But these are Microsoft’s issues to solve, not consumers’, and in my estimation the product they’ve come up with is a lot more niche than it could be. The leap to 4K is a far less profound jump than 1080p and 720p before it, and the adoption of compatible sets remains slow. Even for people who are fully on board with 4K, Microsoft’s insistence that the Xbox One X’s “true 4K” represents a major shift over what Sony is offering with the PS4 Pro is likely to ring hollow.
The PS4 Pro came out a year ago at $100 less than the Xbox One X. The PS4 is a considerably more popular platform than the Xbox One, and since its release Pro sales have only made up around one in five of all PS4 consoles sold. I don’t think this is because console gamers are hung up on the difference between “true 4K” and checkerboard rendering techniques — I think it’s because these consoles don’t make sense for most people. Sony itself said those PS4 Pro figures were “way ahead” of expectations.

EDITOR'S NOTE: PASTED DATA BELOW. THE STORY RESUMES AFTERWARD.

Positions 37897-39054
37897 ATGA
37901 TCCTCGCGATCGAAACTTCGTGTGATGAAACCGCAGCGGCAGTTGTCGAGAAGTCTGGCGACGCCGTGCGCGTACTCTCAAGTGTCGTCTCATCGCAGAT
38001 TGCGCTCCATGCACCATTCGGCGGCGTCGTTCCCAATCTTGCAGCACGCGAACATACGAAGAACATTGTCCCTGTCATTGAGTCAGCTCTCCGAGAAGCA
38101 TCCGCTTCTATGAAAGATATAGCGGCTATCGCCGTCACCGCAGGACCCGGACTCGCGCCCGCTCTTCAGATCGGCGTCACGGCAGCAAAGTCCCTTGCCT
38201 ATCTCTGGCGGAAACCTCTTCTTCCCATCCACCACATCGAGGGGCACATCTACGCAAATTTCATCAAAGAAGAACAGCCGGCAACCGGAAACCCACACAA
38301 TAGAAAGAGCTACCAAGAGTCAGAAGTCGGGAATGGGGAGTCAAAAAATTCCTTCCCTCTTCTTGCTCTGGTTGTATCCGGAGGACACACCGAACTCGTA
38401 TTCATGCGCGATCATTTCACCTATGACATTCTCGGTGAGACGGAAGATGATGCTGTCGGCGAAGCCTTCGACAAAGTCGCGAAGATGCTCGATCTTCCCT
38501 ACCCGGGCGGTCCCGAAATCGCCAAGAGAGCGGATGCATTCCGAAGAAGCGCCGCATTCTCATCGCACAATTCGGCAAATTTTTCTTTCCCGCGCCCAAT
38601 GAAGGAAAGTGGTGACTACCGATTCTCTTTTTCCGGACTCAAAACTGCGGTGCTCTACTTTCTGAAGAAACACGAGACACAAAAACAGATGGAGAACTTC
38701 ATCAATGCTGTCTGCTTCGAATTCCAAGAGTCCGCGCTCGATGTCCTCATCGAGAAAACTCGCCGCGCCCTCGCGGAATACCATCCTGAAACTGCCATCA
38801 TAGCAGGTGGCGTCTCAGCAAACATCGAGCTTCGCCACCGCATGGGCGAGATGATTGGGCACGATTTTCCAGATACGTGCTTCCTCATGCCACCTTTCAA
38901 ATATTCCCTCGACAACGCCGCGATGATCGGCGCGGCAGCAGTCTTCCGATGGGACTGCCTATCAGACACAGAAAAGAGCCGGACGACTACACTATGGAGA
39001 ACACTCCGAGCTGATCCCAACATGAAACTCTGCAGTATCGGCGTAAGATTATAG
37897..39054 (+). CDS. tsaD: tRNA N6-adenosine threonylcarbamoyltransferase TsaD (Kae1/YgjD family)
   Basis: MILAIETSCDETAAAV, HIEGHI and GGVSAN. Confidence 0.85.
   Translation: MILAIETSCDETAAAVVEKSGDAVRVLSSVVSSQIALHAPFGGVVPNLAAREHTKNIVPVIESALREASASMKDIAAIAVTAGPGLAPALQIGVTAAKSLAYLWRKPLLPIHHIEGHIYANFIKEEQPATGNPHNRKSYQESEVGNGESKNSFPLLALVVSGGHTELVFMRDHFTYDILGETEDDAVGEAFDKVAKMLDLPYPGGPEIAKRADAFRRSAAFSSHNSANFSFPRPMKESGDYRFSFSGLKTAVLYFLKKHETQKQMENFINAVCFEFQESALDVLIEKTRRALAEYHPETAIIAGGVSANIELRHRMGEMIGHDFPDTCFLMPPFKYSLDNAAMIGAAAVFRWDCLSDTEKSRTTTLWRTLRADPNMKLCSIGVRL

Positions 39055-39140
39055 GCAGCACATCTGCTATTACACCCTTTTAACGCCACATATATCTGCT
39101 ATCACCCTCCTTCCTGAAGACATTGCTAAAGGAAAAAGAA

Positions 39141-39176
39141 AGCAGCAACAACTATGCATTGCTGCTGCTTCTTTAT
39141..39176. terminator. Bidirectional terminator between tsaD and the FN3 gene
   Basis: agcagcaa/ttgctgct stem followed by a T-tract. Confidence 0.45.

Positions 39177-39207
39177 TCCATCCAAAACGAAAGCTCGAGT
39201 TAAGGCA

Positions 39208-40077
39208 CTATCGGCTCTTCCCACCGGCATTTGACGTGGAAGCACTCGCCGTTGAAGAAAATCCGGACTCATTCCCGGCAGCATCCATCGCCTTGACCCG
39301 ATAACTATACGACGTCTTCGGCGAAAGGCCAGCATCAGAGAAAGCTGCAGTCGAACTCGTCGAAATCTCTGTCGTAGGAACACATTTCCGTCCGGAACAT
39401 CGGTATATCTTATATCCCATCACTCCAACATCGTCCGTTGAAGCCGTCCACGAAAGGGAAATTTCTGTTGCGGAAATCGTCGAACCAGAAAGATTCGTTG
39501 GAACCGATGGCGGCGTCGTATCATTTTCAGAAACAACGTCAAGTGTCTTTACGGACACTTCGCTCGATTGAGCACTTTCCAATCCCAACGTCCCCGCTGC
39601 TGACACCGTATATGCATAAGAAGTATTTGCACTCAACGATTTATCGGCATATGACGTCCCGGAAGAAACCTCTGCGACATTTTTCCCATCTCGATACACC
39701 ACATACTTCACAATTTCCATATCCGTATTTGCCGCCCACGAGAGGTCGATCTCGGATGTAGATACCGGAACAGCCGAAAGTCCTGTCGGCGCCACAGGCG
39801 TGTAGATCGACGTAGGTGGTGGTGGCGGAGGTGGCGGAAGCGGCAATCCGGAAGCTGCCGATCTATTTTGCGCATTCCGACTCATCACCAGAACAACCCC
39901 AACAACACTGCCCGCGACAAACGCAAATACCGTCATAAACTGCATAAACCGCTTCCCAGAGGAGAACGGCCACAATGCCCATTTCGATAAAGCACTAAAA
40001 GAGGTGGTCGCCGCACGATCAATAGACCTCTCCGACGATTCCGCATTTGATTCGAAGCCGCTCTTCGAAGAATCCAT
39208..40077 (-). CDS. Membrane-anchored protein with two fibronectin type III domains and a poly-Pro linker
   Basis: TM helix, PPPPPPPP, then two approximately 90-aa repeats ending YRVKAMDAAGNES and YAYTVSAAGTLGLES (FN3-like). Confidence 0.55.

I continue to believe the Xbox One X -- silly name aside -- is the console Microsoft should have released initially (knowing it may have not been feasible from a cost perspective to do so -- if I were Microsoft, I would have eaten some of the cost to own the market). Instead, Microsoft dicked around with being a "home hub" or whatnot, lost focus on gaming, and now this looks like too little/too late in the face of the PS4 juggernaut. They're losing to Sony -- Sony for Chrissakes! In 2017! -- what a blunder.
Also, I enjoy that "4K" is the new selling point for all these things. It's not "3D TV" bad, but it's also not a huge selling point for a lot of folks. It's one of those things people will casually upgrade to over time. Then it will be nice to have. But no rush. Apple may be about to learn the same thing, it seems.Read more...